|Skullcandy, conte pencil on Strathmore toned paper|
There was this skull sitting around.....
.....and I was too tired with a summer cold to do much painting. So I drew. Always a good idea.....but that's not what this blog entry is all about, other than to say that the only 'line' I used is the faint one establishing the center of the skull down to the ear hole. You can faintly see it. After that it was just tone after tone, shape after shape.
The reason to write today
is to show you how I remodeled my Soltek easel
. I really like the Soltek and bought one when they first came out when I was visiting the studio of Jim Wilcox, the maker and designer.
My only complaint is that I'm an 'arm-swinging' painter. The palette in the Soltek goes front to back while my arm goes side to side. Plus, I never seemed to have enough room on the palette. I tried several solutions but they were all just patches that didn't work that well.
I considered the Palm Palette
which is a terrific solution but after thinking through how I paint I wasn't sure it would work for me either. I wanted access to the storage areas, a backing edge to push the paint against, the ability to have the palette on a similar plane to the painting.... but needed it to be compact. Here is my solution. It is similar to what Colin Page
straps across his Artwork Essentials
easel. I had already had this idea before I saw what Colin did so was encouraged to try it.
It is a simple piece of birch plywood with oak edges on three sides that has been given several coats of linseed oil mixed with Gamsol to seal it. I used Gorilla Glue to put it together....it will never come apart. The palette is the same size as the folded up Soltek....see below for how they strap together.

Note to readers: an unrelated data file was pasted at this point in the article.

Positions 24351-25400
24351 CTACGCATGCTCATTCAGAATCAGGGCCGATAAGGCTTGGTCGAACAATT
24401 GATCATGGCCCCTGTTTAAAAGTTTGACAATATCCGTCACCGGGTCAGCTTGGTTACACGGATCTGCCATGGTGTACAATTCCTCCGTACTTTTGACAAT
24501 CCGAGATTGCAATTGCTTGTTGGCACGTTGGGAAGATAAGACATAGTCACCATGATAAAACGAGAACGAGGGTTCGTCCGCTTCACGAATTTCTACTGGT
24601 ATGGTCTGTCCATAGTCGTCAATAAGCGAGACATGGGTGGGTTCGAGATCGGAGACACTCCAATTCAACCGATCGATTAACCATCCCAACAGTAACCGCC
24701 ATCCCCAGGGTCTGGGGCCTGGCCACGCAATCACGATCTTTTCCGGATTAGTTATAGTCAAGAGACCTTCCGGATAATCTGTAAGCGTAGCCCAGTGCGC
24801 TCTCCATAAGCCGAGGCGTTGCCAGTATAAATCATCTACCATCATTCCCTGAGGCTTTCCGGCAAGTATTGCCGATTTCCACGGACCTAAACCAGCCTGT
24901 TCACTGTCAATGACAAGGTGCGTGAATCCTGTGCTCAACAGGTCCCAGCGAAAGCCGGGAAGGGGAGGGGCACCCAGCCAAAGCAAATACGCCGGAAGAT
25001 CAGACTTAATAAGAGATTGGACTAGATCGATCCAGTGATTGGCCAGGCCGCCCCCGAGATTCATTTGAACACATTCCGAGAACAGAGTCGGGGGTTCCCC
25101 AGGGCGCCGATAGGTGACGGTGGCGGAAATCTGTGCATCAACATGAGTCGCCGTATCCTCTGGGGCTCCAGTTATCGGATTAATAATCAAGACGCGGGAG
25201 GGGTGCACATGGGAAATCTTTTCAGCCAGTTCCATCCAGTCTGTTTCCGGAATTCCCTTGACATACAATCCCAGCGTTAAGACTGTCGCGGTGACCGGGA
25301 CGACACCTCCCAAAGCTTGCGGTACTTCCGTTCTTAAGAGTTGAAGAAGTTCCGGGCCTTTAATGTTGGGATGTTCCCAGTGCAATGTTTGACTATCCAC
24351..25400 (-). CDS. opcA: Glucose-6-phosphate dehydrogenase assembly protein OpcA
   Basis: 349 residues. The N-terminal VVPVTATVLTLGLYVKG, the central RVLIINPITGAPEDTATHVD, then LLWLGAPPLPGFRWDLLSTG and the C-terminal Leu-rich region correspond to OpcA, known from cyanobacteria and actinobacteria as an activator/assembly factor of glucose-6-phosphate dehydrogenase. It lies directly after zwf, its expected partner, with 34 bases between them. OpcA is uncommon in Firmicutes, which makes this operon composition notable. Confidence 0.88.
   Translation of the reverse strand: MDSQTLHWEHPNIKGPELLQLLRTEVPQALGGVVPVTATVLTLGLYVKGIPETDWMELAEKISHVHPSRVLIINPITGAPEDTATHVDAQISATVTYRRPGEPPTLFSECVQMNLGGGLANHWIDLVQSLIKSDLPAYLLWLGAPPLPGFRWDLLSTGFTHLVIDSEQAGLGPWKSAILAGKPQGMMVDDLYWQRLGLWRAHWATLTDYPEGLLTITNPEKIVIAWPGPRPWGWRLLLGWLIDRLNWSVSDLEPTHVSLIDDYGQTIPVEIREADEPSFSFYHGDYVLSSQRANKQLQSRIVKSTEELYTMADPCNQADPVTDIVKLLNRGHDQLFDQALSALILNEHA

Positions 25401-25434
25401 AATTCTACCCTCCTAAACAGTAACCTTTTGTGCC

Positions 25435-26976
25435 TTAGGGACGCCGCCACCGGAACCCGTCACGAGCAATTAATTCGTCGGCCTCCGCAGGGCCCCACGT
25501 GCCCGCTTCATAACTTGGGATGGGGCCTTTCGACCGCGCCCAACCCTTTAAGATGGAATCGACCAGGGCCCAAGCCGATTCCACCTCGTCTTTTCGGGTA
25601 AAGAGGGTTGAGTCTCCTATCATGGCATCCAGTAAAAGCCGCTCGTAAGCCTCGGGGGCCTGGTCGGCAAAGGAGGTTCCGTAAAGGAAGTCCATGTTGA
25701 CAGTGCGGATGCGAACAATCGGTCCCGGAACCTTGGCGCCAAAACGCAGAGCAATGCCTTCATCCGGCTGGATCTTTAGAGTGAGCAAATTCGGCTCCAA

No, no paint on it yet. The prototype worked so I just finished this better built version. (....or I'm just this neat and clean...)
The top edge is wider than the others so it can catch on the upper edge of the easel, keeping it from sliding down when I tilt the storage box. I hold the palette in place with a bungee cord.
By not making the palette deeper I can have access to the storage areas and trays to store brushes and palette knife. The palette that comes with the Soltek can be used as an extra mixing area by just slipping it under my palette and securing it with a small spring loaded clip. The solvent hangs off the front edge from an 'S' shaped hook, swinging on its handle.
The Soltek palette can also be positioned leaning against the center pole, although I'll probably not use it this way.
The cover needed to be light weight so I used the corrugated plastic that's used for signs....about $5 at Home Depot. I bent the edges by rolling a pizza cutter along the line to be bent plus encouraging it to soften and bend by heating it with a hair dryer. Duct tape, what else, finished it off and holds it together.
On the inside I glued a strip of wood along the front for support as well as added piled up left over plastic that I glued together. Both of those things keep the lid from compressing on the paint during transport. The three oak edges support the other sides. You certainly don't have to use oak but I do recommend a closed grain wood like birch for the palette.
Because the palette is the same size as the folded up easel I can just strap the two together and be off. The Soltek holds the paint and brushes. Lightweight, cheap and easy to build, compact....but lots of mixing room.
By the way, earlier this summer I sent in the Soltek to have the longer legs put on. They refurbished the beast and added the new and improved legs....well worth it.
There you go. I have to go paint.